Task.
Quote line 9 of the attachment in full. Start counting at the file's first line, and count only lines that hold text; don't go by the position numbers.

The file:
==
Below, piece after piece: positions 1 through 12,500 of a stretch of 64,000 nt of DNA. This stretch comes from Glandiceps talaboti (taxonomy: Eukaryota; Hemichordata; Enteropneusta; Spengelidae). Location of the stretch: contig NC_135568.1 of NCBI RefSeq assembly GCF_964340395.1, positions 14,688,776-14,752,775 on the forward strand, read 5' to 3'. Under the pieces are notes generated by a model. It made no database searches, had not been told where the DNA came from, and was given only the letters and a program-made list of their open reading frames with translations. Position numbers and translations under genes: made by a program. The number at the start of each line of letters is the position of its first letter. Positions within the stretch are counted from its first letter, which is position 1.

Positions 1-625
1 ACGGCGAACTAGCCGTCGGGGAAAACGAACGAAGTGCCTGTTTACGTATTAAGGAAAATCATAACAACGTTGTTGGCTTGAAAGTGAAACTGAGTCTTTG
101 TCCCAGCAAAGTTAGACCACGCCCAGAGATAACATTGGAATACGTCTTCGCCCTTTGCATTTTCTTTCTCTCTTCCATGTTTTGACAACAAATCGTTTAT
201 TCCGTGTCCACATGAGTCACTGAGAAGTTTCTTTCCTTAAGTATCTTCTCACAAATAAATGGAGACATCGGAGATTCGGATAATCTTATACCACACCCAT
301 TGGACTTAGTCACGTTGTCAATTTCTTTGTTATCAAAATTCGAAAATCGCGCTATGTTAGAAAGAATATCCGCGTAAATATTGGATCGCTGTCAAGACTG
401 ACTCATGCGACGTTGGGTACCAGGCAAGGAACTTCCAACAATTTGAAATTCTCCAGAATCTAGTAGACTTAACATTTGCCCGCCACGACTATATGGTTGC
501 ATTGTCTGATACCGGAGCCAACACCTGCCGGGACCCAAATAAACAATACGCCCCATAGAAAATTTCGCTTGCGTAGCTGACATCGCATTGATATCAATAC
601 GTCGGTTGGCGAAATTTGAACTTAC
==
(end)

601 GTCGGTTGGCGAAATTTGAACTTAC